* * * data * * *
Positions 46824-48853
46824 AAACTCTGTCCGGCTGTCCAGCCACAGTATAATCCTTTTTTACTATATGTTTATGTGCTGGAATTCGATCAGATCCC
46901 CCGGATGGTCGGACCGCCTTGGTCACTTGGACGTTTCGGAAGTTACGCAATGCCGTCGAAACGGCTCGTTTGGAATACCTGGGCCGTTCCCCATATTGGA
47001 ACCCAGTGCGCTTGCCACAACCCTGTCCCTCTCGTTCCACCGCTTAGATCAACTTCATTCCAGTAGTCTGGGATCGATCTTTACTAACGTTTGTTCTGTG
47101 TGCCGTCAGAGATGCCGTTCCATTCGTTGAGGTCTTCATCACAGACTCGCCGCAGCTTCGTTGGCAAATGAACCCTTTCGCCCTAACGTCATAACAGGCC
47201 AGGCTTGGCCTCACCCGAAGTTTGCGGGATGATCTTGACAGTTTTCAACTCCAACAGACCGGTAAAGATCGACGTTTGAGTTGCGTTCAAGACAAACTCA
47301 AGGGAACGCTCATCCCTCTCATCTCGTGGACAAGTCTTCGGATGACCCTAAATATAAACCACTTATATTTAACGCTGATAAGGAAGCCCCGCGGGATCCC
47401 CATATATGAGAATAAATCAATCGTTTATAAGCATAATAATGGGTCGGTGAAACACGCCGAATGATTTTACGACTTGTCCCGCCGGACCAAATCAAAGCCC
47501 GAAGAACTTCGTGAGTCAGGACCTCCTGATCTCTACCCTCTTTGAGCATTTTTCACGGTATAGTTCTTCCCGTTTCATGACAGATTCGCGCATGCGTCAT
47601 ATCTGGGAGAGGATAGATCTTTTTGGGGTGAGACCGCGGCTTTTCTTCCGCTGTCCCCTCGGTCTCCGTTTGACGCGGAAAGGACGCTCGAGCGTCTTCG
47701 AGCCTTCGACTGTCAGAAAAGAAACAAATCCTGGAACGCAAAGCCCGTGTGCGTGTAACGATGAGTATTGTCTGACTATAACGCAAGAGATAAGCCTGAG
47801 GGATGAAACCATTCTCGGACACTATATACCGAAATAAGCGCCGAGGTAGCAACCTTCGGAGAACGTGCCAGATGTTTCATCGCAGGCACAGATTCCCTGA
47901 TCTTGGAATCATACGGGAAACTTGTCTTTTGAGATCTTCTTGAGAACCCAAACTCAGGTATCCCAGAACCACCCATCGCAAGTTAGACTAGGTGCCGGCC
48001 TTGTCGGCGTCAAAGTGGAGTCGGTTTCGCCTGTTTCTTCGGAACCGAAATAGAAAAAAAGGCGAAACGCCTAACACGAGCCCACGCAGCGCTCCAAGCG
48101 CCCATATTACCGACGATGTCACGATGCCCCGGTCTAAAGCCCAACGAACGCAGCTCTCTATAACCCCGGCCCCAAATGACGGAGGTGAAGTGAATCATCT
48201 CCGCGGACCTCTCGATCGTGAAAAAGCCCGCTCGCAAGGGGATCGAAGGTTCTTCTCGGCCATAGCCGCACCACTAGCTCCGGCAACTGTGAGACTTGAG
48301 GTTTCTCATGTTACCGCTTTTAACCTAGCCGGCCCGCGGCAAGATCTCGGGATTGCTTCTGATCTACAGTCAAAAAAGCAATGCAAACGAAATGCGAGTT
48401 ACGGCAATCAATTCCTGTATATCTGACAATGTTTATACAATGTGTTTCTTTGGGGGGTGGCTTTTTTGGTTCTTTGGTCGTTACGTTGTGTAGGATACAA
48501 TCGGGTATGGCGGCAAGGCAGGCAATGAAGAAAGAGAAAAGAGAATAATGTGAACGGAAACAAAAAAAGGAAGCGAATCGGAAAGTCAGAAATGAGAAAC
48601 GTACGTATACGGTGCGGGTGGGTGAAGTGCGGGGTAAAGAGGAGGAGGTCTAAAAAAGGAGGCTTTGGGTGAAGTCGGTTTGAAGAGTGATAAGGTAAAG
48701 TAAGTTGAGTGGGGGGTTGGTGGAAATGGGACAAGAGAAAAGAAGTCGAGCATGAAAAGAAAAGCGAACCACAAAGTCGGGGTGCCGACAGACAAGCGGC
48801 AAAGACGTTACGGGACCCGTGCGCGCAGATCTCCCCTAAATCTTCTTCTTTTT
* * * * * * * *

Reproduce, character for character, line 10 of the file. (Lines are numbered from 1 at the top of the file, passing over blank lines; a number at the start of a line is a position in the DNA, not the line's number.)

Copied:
47601 ATCTGGGAGAGGATAGATCTTTTTGGGGTGAGACCGCGGCTTTTCTTCCGCTGTCCCCTCGGTCTCCGTTTGACGCGGAAAGGACGCTCGAGCGTCTTCG